For example, if your character’s greatest strength is their compassion, their greatest flaw might be that they let others take advantage of them. Or if their greatest strength is their independence, their greatest flaw might be that they struggle to accept help when they need it.
Does the difference between what your character wants and what your character needs imply an obvious character flaw?
What are your character’s strengths? Do any of those strengths become a flaw when taken to extremes?
In what ways does your character tend to cause harm to people they care about? Why?
What’s Your Character’s Backstory?
Once you know what your character wants, what your character needs, and what their major flaws are, it’s time to figure out why they are the way that they are.
The most memorable characters are the ones who do bad things for good reasons. For example, Scrooge is miserly and stingy with his money because he grew up in poverty and pulled himself up by his bootstraps. Katniss is pragmatic and focused on survival because her father died when she was a child, leaving her as the one responsible for keeping her family alive.
A compelling backstory will make your readers empathize with your characters, regardless of how many mistakes they make, because they understand why your characters would act this way.
Was there a specific moment when your character first started desiring the thing they want more than anything? What was it?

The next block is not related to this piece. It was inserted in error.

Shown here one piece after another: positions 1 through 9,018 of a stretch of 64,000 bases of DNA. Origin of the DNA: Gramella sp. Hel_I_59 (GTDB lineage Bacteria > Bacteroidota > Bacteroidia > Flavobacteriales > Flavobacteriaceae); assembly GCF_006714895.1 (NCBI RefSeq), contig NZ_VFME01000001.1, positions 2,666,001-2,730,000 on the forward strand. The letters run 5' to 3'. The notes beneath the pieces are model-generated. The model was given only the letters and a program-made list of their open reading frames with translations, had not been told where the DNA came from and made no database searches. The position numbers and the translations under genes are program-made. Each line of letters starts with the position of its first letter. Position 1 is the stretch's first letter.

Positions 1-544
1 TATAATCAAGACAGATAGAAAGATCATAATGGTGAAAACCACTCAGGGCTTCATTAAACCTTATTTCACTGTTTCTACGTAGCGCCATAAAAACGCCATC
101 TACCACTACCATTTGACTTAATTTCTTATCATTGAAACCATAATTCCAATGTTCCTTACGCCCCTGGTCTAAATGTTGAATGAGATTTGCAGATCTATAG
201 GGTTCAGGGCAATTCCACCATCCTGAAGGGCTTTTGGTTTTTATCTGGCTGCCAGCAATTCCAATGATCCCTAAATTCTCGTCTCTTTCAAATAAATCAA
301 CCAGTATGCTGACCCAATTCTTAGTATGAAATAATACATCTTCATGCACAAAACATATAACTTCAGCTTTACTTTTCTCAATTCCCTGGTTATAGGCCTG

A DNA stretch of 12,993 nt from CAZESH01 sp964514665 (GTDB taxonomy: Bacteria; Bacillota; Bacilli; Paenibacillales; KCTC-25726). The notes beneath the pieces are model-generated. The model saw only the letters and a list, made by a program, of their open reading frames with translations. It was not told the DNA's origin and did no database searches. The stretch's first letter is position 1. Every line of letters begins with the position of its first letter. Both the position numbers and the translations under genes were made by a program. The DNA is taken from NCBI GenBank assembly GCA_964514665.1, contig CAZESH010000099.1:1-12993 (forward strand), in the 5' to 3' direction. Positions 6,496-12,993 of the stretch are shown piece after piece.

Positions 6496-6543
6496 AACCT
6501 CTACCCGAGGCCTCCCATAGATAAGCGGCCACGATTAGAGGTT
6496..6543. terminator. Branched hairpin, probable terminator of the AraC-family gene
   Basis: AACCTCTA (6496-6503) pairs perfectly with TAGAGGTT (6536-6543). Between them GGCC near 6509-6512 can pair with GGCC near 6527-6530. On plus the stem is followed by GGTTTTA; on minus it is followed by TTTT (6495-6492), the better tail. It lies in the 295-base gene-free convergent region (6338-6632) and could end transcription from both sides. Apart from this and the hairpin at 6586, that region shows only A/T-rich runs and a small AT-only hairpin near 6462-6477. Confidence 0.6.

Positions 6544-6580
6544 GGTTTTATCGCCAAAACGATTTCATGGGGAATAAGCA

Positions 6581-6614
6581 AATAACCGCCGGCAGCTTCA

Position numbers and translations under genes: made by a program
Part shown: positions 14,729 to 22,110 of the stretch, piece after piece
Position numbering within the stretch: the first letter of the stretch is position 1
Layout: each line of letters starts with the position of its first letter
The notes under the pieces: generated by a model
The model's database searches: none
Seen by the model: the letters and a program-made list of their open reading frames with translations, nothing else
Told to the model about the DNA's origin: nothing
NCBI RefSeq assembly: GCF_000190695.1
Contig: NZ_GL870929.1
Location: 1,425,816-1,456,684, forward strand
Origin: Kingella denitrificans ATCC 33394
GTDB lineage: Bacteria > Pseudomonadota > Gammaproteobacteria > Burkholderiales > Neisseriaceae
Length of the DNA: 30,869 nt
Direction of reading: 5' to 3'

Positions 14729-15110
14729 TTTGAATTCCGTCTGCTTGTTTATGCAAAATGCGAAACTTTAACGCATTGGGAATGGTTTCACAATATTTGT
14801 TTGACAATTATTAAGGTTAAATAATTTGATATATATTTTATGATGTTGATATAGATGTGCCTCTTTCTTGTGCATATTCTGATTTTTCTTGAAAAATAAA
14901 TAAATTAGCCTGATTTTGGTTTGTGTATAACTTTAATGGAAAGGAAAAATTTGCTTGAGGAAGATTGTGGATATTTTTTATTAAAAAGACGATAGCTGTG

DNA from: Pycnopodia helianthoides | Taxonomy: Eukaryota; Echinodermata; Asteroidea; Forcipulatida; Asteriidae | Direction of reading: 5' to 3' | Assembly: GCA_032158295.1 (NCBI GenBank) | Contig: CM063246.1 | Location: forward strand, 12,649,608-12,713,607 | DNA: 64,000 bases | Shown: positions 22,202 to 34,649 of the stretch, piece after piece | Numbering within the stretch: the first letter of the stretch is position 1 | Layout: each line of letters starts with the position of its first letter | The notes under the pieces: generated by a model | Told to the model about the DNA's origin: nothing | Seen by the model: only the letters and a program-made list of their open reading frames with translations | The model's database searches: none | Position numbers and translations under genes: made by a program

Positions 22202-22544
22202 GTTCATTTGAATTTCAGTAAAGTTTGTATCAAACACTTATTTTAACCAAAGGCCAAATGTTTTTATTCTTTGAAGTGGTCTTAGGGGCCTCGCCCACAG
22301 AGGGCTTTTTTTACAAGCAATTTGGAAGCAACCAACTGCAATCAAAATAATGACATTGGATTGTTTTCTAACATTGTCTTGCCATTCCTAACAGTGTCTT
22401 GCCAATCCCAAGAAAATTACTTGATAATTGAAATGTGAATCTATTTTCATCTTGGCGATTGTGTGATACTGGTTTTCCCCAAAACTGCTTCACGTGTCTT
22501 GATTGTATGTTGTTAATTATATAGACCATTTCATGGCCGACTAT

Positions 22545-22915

What caused your character’s main flaw? Did this flaw protect them from something?
Who hurt your character in the past? What traumas have they survived?
Write a Satisfying Character Arc
In the previous question, we looked to your character’s past to figure out what happened to them before the story started. Now it’s time to look forward.
Good stories transform your characters. The plot should force all of your main characters to change in some fundamental way.
This is what’s commonly referred to as a “character arc.” Your character can have a positive character arc (e.g. cowardly to brave). Or, less commonly, they can have a negative character arc (e.g. naïve to cynical).
The best character arcs are the ones that center around what your character wants and what your character needs. Around three-quarters of the way through the story, your protagonist should realize that they’ve been chasing the wrong thing. Their motivations change and, at last, they begin pursuing what they truly need, instead of what they thought they wanted.
How will the plot force your character to confront their flaws?
How will the plot force your character to choose between getting what they want and getting what they need?
What fundamental lesson will your character have learned by the end of the story?
External Characteristics: Looks, Voice, and Personality
External characteristics encompass all of your character’s more physical traits: what they look like, what they sound like, and how they present themselves to the world.
Here’s the good news: if you’ve already fleshed out your character’s internal characteristics, you’ve got the skeleton down already. Now you just need to add flesh to the bones by working your way out from what you’ve already established.
What Does Your Character Look Like?
Start with the internal characteristics you’ve figured out. It doesn’t matter so much whether your character’s eyes are blue or brown if that’s not important to the story. What will matter to your readers are the aspects of the character’s appearance that reinforce their internal characteristics.